Thanks for having us, AAHRPP!

Posted by Catherine Rogers, marketing coordinator

We’ve just wrapped up a trip to Los Angeles, CA, where the annual meeting for the Association for the Accreditation of Human Research Protection Programs (AAHRPP) was held. For three days, approximately 300 professionals attended breakout and plenary sessions, all of which centered on accreditation. PRIM&R was one of 10 exhibitors, and in spite of it being our first time at AAHRPP, there were dozens of familiar faces—from our Board of Directors, faculty, and membership—in the crowd. (A special thanks to all those who visited our booth and inquired about our upcoming events, membership benefits, and certification initiatives!)
In its simplest form, accreditation is an investment that recognizes an institution’s commitment to excellence through an evaluation process composed of paperwork, site-visits, and audits. AAHRPP’s primary goal is to enhance protections for human subjects by promoting high quality research practices that meet demanding ethical standards. Through the accreditation process participants learn best practices for running effective and compliant human subjects research programs.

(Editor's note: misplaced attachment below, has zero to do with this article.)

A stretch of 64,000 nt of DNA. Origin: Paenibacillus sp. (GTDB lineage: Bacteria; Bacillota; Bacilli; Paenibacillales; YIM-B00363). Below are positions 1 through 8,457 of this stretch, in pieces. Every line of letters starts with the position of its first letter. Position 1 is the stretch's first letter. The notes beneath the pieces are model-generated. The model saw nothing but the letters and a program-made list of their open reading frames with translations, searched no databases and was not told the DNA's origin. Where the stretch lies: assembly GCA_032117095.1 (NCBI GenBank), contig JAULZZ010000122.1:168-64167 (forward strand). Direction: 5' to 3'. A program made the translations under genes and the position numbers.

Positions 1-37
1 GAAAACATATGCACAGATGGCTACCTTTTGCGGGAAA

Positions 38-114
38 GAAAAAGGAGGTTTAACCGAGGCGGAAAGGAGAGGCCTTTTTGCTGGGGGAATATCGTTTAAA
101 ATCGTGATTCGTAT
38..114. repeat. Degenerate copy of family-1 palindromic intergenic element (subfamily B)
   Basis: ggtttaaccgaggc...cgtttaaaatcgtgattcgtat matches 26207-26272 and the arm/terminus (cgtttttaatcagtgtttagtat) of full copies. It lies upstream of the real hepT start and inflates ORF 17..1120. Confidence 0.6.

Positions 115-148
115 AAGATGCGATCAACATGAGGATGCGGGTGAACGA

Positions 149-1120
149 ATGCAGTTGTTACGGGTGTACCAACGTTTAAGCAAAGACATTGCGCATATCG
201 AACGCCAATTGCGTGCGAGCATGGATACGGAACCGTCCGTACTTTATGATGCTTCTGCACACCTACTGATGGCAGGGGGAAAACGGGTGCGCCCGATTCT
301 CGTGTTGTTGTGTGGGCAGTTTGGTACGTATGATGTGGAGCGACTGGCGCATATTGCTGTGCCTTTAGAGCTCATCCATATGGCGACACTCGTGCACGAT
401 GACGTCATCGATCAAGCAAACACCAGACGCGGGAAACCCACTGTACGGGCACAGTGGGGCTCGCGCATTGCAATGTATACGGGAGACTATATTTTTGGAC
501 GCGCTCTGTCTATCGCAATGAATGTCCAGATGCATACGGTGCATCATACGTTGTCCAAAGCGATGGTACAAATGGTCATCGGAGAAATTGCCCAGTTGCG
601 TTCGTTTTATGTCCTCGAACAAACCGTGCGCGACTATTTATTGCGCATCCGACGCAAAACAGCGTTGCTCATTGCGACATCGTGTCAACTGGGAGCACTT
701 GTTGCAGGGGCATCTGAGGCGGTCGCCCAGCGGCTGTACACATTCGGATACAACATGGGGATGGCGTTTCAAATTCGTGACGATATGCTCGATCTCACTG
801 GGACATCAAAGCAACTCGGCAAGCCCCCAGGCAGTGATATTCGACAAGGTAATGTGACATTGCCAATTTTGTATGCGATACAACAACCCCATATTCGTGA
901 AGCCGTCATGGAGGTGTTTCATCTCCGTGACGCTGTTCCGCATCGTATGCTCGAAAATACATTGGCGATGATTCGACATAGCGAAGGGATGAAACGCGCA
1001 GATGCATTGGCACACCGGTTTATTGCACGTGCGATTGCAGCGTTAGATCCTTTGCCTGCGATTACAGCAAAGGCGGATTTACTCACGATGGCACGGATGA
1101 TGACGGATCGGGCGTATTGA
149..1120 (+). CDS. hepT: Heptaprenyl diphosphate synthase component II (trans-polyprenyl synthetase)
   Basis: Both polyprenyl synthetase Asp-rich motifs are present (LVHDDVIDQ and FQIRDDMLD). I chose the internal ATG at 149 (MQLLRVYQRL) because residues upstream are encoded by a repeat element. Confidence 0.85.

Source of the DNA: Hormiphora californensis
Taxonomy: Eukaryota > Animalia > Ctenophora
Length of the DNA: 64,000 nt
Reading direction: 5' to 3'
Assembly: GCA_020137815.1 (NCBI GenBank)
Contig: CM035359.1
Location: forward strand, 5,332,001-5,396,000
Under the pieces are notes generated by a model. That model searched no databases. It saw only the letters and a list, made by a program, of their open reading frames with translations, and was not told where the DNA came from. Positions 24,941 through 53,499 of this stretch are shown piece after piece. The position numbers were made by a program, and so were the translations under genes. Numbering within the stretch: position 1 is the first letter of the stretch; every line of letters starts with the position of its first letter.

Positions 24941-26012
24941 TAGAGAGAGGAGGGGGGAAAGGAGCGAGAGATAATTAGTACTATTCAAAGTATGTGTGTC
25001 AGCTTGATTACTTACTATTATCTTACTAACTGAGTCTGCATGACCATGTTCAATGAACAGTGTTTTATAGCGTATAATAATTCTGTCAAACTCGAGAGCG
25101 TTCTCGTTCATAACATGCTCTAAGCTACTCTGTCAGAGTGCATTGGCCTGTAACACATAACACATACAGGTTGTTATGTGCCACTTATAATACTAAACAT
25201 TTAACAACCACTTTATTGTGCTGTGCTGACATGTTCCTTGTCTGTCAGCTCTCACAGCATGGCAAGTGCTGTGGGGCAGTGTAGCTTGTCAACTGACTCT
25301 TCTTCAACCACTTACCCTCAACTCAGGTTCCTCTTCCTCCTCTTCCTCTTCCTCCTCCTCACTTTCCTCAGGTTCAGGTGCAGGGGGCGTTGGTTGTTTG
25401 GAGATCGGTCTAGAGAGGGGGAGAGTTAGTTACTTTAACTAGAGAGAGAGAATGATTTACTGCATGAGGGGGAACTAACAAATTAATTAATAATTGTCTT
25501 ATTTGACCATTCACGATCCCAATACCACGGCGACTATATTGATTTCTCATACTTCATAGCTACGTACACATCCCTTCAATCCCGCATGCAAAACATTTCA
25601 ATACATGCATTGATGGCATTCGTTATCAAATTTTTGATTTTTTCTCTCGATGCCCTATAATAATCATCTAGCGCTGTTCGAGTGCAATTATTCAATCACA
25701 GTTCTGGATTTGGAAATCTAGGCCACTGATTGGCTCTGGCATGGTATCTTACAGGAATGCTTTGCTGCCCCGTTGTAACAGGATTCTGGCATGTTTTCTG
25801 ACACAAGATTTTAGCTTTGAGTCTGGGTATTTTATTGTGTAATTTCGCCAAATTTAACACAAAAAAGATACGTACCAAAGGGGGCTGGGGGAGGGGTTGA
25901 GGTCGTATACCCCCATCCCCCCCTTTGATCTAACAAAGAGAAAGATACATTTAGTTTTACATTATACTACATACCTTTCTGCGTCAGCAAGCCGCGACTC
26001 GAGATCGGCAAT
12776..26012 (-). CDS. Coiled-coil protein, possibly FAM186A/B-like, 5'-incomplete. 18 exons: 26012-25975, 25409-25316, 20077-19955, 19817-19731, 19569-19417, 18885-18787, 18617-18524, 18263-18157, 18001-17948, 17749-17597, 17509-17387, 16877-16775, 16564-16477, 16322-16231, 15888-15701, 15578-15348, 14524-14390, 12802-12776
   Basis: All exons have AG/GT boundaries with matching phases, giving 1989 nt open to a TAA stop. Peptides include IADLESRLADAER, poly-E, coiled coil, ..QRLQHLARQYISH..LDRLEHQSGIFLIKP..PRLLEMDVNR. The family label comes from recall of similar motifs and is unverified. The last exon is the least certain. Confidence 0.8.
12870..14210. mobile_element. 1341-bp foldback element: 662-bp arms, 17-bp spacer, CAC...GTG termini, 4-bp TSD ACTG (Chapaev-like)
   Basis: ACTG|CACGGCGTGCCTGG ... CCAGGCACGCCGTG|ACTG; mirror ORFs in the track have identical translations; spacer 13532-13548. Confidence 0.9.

The road to accreditation can be rocky, but AAHRPP officials highlighted some reasons to make the investment through a four-part series of sessions titled, “The Value of Accreditation.” In one session, AAHRPP president and CEO, Marjorie Speers, PhD, argued that accreditation can contribute to the likelihood of favorable outcomes following inspections by regulatory bodies. Through an informal study of site inspections, decision letters, and warning letters published by the OHRP and the FDA, AAHRPP found that institutions requiring corrective action were often not AAHRPP-accredited. Looking ahead, Dr. Speers said, “AAHRPP will continue to examine government inspection outcomes, and work closely with the FDA and OHRP to recognize [AAHRPP] accreditation.”
It’s inspiring to witness dozens of professionals come together for the purpose of protecting the human subjects that help researchers advance science. This time at AAHRPP, and as ever, we were thrilled to be a part of it.